NEAVS founders included esteemed Bostonians concerned not only about the plight of animals in research, but those who also fought against slavery, worked to enact child labor laws, and were active in the women’s suffrage movement. They recognized injustice and suffering, and they met it head on wherever it existed.
Today, NEAVS honors the seeds of modern social consciousness they planted by expanding our work for animals in research by incorporating into it other related social issues. Though progressive advocates may all have similar end goals in mind, too often diverging areas of focus dilute what could otherwise be united strength and, therefore, impede change. In response, we present our Common Ground initiative linking advocacy for animals, women, and the environment.
NEAVS does not see these areas of social justice as separate categories, but instead part of an overarching responsibility to kindness, fairness, and compassion toward life.
Through this declaration, we can stand proud and repel accusations that we brush aside pressing issues for people and the environment, or other forms of oppression, abuse, and neglect. In fact, we believe it is crucial to understand the connection between all types of oppression to be a successful animal advocate. The domination of one group over another, be it humans or humans and non-human animals, has similar psychological roots. This reality is key to bringing more into our movement and working together toward shared social justice goals.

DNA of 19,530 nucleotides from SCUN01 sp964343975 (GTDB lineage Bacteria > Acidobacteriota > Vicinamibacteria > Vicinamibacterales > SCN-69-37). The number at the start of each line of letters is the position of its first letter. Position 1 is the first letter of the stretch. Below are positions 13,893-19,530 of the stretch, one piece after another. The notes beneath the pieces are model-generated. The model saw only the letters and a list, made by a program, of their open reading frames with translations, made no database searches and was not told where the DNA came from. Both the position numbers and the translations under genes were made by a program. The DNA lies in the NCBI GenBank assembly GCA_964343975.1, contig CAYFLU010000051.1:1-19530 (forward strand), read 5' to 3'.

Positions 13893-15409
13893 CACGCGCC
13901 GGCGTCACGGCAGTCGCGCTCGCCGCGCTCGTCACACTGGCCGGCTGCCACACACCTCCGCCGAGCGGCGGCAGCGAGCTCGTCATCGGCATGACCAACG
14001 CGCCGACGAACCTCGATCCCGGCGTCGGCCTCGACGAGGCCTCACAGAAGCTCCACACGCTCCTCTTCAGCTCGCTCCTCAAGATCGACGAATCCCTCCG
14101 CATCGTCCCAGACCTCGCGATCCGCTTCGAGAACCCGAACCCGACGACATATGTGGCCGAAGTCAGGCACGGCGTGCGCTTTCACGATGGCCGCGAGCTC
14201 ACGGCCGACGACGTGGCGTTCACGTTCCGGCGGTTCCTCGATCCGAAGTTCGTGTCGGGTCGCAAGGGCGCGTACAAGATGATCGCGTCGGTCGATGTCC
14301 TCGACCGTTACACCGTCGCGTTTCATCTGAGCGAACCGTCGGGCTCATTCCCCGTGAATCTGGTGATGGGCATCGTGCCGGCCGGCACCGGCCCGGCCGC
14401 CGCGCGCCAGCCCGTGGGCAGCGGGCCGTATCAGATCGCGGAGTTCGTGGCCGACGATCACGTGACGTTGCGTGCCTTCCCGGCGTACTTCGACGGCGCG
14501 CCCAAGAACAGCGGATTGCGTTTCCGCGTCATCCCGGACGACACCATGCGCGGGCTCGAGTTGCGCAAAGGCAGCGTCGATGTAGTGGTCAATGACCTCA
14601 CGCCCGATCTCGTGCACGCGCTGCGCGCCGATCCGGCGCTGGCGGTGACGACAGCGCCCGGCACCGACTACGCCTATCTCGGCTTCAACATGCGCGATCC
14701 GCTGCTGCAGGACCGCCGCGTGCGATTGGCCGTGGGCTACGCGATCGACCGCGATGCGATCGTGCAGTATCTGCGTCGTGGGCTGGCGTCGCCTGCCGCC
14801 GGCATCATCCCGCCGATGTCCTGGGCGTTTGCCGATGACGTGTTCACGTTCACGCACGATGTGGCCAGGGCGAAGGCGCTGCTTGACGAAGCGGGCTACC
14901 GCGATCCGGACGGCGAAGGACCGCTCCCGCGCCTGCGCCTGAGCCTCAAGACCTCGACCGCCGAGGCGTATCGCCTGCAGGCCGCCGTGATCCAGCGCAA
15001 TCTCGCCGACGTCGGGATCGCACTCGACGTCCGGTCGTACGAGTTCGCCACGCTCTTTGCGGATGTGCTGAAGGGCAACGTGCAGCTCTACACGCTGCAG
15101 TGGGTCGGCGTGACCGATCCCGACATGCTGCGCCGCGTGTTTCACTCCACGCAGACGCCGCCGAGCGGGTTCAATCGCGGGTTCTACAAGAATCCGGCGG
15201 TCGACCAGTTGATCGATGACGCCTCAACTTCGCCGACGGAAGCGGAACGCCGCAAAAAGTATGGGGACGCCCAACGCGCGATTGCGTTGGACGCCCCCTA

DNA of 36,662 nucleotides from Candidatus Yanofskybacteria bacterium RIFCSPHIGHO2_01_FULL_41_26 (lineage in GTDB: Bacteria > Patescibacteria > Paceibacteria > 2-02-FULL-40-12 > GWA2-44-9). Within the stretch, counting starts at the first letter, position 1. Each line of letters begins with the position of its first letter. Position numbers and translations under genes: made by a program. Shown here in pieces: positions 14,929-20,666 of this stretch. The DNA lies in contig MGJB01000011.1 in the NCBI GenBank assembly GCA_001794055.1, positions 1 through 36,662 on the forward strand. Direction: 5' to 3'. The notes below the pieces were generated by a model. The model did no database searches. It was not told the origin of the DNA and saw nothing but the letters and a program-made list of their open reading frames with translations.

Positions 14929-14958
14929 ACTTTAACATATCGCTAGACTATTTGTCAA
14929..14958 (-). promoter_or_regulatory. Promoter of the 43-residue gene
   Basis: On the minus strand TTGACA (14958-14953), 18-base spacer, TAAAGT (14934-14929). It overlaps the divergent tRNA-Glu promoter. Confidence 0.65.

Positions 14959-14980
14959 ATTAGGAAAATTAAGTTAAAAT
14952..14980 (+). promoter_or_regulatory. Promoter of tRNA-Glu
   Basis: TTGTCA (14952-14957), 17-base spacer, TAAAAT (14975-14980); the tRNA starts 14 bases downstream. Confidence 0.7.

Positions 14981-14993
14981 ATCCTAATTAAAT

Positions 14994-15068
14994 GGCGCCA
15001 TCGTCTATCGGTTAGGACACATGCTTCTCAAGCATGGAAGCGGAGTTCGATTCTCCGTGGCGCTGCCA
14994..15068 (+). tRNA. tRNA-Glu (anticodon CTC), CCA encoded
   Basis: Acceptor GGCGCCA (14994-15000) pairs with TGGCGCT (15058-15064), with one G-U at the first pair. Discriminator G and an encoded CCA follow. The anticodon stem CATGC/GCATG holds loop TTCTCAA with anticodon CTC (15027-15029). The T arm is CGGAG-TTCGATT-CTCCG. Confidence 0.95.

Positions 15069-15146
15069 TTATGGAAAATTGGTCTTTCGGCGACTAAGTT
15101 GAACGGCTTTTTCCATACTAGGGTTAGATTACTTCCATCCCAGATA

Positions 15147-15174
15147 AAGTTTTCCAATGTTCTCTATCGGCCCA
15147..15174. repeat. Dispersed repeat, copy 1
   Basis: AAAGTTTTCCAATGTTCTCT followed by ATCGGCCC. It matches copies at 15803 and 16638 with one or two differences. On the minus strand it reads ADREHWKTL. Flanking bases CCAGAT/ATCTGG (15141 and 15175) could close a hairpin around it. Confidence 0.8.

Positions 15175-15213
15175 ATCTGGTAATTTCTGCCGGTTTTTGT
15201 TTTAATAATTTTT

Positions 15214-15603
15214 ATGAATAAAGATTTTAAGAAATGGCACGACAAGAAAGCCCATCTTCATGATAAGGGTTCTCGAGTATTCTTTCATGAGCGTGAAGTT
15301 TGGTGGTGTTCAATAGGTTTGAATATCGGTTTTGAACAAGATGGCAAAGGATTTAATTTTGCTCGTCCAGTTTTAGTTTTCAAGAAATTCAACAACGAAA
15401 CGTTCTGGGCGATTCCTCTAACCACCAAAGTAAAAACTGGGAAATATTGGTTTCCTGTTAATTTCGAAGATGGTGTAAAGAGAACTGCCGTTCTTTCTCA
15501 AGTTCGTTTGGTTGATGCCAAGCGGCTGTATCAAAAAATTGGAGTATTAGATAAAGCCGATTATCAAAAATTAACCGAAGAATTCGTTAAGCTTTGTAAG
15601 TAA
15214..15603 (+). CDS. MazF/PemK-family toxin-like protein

As such, our Common Ground initiative includes two initial campaigns incorporating support for women in science and environmental stewardship with our animals in research mission.
Animal Research is Hazardous Waste
Millions of animals are bred, used, and ultimately disposed, including as pathogenic (i.e., capable of causing disease) or hazardous waste, in research and testing for the drug, cosmetics, personal care, household, and other product sectors. The use of more predictive non-animal research and testing methods helps reduce or completely eliminate many of these sources of environmental waste and harm. Read more…
Fellowship Grant for Alternatives to Animal Research in Women's Health and Sex Differences
NEAVS and our sister organization, the American Fund for Alternatives to Animal Research (AFAAR) offer a one-year, $40,000 postdoctoral fellowship grant to a woman committed to developing, validating, or using alternatives to animal methods in the investigation of women's health or sex differences. As we learn of more consequences of biological sex differences, such as different drug reactions or susceptibility to various diseases, it becomes problematic – even unscientific – to rely on data derived mainly or exclusively from men. It follows that relying on results of studies derived from animal data is even riskier. Read more…